By Kenan Machado
Asian stock markets closed mostly higher on Monday, largely shrugging off concerns over the partial shutdown of the U.S. federal government.
However, Samsung Electronics /zigman2/quotes/209800866/delayed KR:005930 0.00% fell as fresh caution grew about demand for rival Apple’s most expensive iPhone.
Investors were generally looking past the U.S. budget impasse, with the situation largely seen as “political brinkmanship with little economic impact,” said Michael McCarthy, chief market strategist at CMC Markets.
The Wall Street Journal Dollar Index /zigman2/quotes/210673925/realtime XX:BUXX -0.16% was down 0.2%, while S&P 500 futures eased 0.1% and 10-year Treasury /zigman2/quotes/211347051/realtime BX:TMUBMUSD10Y -1.12% ticked down to 2.65% from 2.66% earlier.
Samsung ended 2.2%, as South Korea’s Kospi index /zigman2/quotes/210598069/delayed KR:180721 +0.86% fell 0.7%. Before Monday, the benchmark had traded up in five of the past six days.
While the South Korean company has its own line of smartphones, it is also a global manufacturer of components. Samsung’s next-generation displays feature organic light-emitting diodes, or OLED. Apple /zigman2/quotes/202934861/composite AAPL +2.39% uses Samsung’s technology for the iPhone X.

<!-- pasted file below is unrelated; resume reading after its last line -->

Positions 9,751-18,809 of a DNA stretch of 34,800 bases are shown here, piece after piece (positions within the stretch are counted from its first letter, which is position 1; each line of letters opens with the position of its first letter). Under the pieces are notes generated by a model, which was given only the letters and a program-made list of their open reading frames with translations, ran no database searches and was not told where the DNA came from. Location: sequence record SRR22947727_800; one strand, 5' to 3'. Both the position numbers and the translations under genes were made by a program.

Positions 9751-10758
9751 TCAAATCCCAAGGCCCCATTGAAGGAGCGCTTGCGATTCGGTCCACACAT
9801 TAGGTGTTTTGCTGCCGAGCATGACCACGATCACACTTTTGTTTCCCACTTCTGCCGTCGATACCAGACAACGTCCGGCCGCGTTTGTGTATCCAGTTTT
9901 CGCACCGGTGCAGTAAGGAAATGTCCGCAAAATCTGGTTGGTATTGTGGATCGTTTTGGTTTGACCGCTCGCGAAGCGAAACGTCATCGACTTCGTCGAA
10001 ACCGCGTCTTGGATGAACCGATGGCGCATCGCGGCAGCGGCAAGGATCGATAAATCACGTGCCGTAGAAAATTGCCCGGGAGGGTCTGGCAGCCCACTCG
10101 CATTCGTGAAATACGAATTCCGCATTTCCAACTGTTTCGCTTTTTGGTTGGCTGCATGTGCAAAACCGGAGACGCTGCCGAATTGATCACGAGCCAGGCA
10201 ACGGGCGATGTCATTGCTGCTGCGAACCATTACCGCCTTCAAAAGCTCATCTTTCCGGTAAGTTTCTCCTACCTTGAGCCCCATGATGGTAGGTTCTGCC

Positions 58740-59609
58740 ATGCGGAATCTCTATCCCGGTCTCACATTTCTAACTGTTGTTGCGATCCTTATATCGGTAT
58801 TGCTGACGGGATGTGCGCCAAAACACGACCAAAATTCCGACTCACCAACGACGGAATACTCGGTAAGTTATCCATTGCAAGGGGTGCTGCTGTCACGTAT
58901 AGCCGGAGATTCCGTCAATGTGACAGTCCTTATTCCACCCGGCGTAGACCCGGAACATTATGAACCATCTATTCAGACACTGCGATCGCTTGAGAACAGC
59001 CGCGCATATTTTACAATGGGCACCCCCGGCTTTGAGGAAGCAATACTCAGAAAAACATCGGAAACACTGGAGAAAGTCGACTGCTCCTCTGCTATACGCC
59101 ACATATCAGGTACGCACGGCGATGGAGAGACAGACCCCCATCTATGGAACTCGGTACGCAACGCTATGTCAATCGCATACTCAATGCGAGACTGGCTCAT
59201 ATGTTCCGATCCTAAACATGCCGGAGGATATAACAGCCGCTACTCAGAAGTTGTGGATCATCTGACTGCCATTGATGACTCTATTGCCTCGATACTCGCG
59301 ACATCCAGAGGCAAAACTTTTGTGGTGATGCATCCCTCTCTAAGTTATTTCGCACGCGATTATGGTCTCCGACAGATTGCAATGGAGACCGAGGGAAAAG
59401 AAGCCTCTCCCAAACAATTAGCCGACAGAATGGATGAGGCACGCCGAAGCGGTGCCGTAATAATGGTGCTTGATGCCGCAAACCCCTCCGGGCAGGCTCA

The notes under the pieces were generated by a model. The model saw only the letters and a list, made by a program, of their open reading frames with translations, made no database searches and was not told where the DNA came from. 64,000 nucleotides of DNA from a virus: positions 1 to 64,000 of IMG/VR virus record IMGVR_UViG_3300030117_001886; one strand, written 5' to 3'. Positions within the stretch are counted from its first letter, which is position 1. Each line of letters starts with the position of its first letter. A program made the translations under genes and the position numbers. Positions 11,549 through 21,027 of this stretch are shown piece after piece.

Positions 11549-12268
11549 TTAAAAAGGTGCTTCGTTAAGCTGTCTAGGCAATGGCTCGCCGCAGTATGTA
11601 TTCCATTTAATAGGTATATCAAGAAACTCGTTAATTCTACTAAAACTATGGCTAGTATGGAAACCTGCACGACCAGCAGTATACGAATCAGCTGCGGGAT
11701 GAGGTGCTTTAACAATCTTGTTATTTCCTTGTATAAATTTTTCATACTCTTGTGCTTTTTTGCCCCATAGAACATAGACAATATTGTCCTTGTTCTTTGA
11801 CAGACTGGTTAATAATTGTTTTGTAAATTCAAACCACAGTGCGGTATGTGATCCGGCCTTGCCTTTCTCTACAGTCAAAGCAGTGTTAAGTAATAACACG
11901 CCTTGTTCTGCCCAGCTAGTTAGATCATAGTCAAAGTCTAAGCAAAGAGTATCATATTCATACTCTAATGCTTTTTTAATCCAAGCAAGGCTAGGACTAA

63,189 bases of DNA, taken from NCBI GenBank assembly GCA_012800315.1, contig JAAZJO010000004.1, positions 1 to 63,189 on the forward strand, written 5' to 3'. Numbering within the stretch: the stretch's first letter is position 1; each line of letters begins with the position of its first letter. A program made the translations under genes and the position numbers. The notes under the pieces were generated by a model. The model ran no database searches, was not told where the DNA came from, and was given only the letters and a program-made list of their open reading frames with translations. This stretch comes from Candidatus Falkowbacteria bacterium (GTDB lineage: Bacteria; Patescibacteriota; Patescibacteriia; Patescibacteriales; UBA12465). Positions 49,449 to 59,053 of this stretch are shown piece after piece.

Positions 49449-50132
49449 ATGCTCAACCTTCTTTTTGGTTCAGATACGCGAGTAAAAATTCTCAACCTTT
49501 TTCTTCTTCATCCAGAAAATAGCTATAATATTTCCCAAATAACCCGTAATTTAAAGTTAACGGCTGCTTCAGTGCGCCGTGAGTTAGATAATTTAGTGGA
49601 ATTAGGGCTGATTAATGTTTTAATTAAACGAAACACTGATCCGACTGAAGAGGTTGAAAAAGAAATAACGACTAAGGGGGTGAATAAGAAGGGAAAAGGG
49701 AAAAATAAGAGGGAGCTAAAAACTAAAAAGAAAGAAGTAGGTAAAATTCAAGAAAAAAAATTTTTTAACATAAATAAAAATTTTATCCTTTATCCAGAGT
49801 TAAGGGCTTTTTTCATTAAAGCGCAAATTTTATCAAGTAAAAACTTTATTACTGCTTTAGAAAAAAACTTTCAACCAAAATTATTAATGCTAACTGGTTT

S.K. Kim, who tracks Samsung for Daiwa Securities, said there were some concerns Apple could stop using OLED screens because of quality issues.
They come as iPhone X sales continue to be a source of concern. After channel checks with Apple vendors by Taiwan-based Daiwa analyst Kylie Huang, the brokerage firm now expects first-quarter orders to be 20% to 30% below its previous forecasts.
Apple audio supplier AAC Technologies /zigman2/quotes/201441510/delayed HK:2018 +0.49% rose 1% in Hong Kong, but Japan’s Alps Electric /zigman2/quotes/206929613/delayed JP:6770 -3.35% , which makes sensors, dropped 1.%. Smartphone-lens company Largan Precision /zigman2/quotes/210444196/delayed TW:3008 -0.59% ended flat and Apple product assembler Hon Hai /zigman2/quotes/207256514/delayed TW:2317 +0.13% dropped 0.3% in Taiwan.
That market, home to a number of companies in Apple’s supply chain, hit a 28-year high as the Taiex rose 0.7%, led by a 2.4% jump in Taiwan Semiconductor /zigman2/quotes/207385621/delayed TW:2330 -0.12% , its biggest component. The stock rallied 7.8% last week after strong fourth-quarter results.
Shares in Shenzhen rebounded strongly after a period in which Chinese investors focused on large-capitalization names, many of which are listed in Shanghai.
Bargain-hunting was occurring in Shenzhen, said First Shanghai Securities equities strategist Linus Yip, especially after a report last week showed the city’s economic output surpassed 2 trillion yuan ($313 billion) in 2017.
Shenzhen’s startup-heavy ChiNext price index hit a six-month low in morning trading and ended 2.3% higher.
The Shanghai Composite Index /zigman2/quotes/210598127/delayed CN:SHCOMP +0.21% rose 0.4%, erasing an earlier loss. Chinese regulators fined Shanghai Pudong Development Bank /zigman2/quotes/204296742/delayed CN:600000 -0.32% 462 million yuan for falsifying loan applications and covering up bad-debt levels, sending the company’s shares down 3.6%. The penalty was actually good news for foreign investors as it indicates a move toward transparency, said a Singapore-based analyst with a foreign bank.
In Australia, the benchmark S&P/ASX 200 /zigman2/quotes/210598100/delayed AU:XJO -0.0034% fell for a fifth straight session, down 0.2% to levels last seen in early December. The country’s big banks again fell.